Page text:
It’s hard to see how more “low-clearance” signs will significantly improve the situation. But maybe a different kind of signage would get the driver’s attention.
Could they install a low-clearance bar?
A low clearance bar is a bar suspended by chains ahead of the bridge. Overweight vehicles hit that bar first and the noise alerts the driver to to the problem. I understand that this approach has been successful in other places, but it’s not practical here. There are many over height trucks that have to be able to drive right up to the bridge and turn onto Peabody St. in order to deliver supplies to several restaurants. Making Peabody St inaccessible from Gregson St would make the restaurant owners and the delivery drivers very unhappy.
Why are they using yellow flashing lights?
Warning lights have to be yellow according to the NC traffic laws.
Are the drivers stupid?
No idea. They certainly seem distracted and the rental truck drivers are also probably inexperienced.
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Heavy-loads and high speeds, combined with underinflated tires can make for an on-road catastrophe. The excessive heat being generated by an underinflated tire due to the increased flexing of the tire sidewalls in combination with the longer footprint leads to rubber compounds failing.
Air pressure is based on the worst-case load the tire will see in the real world. The tire companies all publish load/inflation tables that identify the proper tire pressure for a given load depending if the tire is being run as a single or dual.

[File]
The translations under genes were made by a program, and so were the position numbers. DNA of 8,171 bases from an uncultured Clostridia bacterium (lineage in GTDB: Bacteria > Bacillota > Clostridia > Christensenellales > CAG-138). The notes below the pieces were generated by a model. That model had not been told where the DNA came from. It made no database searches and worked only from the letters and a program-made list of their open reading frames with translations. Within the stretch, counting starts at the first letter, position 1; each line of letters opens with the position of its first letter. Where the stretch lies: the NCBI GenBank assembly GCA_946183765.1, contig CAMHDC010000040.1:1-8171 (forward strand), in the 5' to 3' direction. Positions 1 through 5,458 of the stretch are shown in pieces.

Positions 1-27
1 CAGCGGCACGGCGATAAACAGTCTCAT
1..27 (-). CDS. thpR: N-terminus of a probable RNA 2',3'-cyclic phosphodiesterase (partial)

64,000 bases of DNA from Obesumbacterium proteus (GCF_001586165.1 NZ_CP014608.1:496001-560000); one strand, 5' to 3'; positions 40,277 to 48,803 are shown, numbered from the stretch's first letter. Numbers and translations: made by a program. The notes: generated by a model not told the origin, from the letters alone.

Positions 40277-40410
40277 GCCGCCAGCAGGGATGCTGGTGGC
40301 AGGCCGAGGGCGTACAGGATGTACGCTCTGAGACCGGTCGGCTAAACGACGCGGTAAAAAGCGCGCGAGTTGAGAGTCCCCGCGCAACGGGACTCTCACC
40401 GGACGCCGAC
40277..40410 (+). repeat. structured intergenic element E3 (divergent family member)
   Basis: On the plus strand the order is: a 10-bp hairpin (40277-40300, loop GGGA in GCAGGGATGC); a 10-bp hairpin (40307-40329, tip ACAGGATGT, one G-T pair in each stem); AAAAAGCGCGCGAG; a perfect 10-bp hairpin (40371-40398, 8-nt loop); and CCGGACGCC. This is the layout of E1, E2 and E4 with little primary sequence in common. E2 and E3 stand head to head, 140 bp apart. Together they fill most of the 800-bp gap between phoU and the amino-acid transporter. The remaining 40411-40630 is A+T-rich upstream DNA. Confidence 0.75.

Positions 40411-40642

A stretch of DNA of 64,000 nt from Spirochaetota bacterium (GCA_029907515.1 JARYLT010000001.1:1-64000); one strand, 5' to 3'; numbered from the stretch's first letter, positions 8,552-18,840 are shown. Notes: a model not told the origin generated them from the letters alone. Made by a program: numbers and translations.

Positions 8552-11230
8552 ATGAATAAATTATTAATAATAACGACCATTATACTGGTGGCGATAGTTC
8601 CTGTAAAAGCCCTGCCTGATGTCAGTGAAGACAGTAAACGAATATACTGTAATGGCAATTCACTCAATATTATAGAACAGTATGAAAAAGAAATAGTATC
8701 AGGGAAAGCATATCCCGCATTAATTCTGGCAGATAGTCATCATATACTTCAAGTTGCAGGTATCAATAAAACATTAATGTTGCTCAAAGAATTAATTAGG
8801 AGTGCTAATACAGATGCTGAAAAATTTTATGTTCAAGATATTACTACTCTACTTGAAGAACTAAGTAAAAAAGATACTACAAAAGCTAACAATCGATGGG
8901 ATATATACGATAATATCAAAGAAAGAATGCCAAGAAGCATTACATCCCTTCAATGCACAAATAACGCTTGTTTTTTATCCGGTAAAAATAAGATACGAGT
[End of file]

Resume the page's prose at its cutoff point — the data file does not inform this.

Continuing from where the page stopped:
When it comes to proper pressure–steer tires have the best tire pressure of all wheel positions, according to industry surveys, which is good because low steer tires are a serious safety issue. Drive tires are next in the inflation pecking order, with outside duals typically have better pressures compared to the inside duals
Trailer tires always have the poorest inflation pressure for several reasons. Maintenance may not see a trailer for weeks, months or even a year.
Driver education regarding accuracy of tire pressure gauges should be mandatory training. So-called Tire thumpers may reveal a tire within 5 or 10 PSI, but it is nearly impossible to distinguish between a tire with 70, 80, 90, 100 or 110 PSI. The stick pressure gauge is the most common tire pressure gauge. The issue with stick gauges is their accuracy. Regardless of manufacturer, stick gauges are only accurate to plus-or-minus (+/-) 3 PSI brand new out of the box.
Using a brand new pressure gauge may reveal a tire with actual 100 PSI to be 97 PSI, and the same tire with a second gauge may give an answer of 103 PSI. Dropping a gauge a few times on the hard concrete surface can change the accuracy very quickly to +/- 5 PSI.
Pressure gauges need to be checked for accuracy using a master gauge or air gauge certified station. If it is not accurate, the best solution is to throw it away. There are some stick gauges on the market, which have a setscrew on the bottom of the gauge which allows it to be calibrated.
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Compilation of tire blowout accidents. Part #1.
Credit for the clip at 1:28 to Bill Rutherford – his channel:
All Accidents are non-fatal. Video is for educational purposes only. Please remember to drive safely and take videos like this as a learning tool!